So this is definitely something we should all do. Imagine a 12-day vacation, carefree, except that you’re not allowed to leave your hotel room the entire time. Also, the hotel is moving. So I guess it’s more like being confined to your hotel room during tornado season, and your hotel is circling the earth, and you can’t leave it, and you have to figure out how to sleep as you fly around with your arms floating upward, like you’re having a dream that you’re being mugged.

It’s also great for a small company team-building retreat if you want everyone to hate everyone else by the end.

Yes, flying somewhere on earth would be more conventional, but would you rather be stuck on a plane with 200 people and six armrests? And all their crazy policies and add-on charges? Take the story, a couple of years back, about a man in the UK who weighed 37 stone, or 518 pounds (a stone weighs 14 pounds), who was forced to buy two seats on a plane on the way back from Ireland, under the logic that heavier passengers use more fuel, but when he got there, he realized that the airline had given him one seat in row 17 and the other in row 19.

How was that supposed to work?

“Oh, we didn’t know you wanted to sit together.”

“No, I wanted to sit apart.”

And if you think that was bad, on the way to Ireland they actually gave him two seats in the same row, but one was a window seat and the other was an aisle seat, and the row had three seats.

You might feel bad for him, but I feel bad for the guy in the middle seat.

So the good thing about this new vacation idea is that at least weight isn’t a problem in space. Losing your luggage might be, though.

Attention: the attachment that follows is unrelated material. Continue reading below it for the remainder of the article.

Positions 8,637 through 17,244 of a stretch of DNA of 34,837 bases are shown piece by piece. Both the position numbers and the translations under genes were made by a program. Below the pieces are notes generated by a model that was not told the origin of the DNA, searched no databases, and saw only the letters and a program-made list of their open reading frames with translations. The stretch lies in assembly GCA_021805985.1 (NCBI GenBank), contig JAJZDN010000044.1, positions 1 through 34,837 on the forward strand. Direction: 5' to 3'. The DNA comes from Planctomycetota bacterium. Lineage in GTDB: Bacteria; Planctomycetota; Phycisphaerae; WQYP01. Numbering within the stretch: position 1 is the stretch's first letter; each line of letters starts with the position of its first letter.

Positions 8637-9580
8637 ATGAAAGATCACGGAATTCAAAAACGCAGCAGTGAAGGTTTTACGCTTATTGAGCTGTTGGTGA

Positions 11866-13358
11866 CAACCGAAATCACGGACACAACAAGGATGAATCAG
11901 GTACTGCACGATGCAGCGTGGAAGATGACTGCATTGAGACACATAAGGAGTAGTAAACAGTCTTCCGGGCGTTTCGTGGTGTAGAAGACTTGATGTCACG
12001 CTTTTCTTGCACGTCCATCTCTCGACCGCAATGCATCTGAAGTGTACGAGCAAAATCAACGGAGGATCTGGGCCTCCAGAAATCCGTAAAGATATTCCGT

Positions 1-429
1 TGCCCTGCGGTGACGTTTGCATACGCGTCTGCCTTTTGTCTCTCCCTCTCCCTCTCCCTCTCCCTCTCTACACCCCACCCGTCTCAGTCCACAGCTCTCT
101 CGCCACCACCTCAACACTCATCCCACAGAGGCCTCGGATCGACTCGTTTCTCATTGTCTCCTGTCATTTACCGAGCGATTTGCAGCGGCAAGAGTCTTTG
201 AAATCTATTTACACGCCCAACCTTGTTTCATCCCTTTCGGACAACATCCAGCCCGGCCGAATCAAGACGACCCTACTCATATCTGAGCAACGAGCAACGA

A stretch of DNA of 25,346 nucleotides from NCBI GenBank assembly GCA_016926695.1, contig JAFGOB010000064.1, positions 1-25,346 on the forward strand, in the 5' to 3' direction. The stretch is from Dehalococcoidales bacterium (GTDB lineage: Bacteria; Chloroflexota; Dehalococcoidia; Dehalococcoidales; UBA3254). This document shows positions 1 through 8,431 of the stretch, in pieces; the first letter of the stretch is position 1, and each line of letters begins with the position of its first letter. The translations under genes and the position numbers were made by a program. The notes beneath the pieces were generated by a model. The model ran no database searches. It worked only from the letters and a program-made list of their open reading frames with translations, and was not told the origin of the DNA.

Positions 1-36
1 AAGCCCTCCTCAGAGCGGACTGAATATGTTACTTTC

“Was it in that part of the rocket that we jettisoned on the way up? Because we’re never seeing that again.”

“OK,” you’re asking, “but what do you even do up there for 12 days, besides constantly put little soaps and shampoos into your luggage?”

Well, for one, you can look out the window. According to press materials, you get to experience a sunrise and a sunset every 90 minutes! So be prepared to spend the entire time davening.

“I’m going to be davening the whole time anyway,” you’re saying.

To break it down, though, that’s an hour for Shacharis and 15 minutes each for Minchah and Ma’ariv. And if you say, “It doesn’t take me an hour to daven Shacharis,” bear in mind that you’re going to spend most of that time trying to keep your tallis on.

NOTE: I actually mentioned this davening line to my wife, and she said that she’d heard that it might go by the zemanim of whatever location you left from. Because apparently, this she’eilah came up at a women’s halachah shiur.

I really have to start going to these women’s halachah shiurim.

Though in truth, she said that it didn’t quite come up like that. She actually heard this from a friend who had gone on an Alaskan cruise at a time of the year when the sun doesn’t really set. (This is a lot better than going at a time of the year when the sun doesn’t really rise.) So she’d had exactly this she’eilah, but from the other extreme. Point is, if you are going to space, I would say to ask your local rabbi, depending on how you define “local.”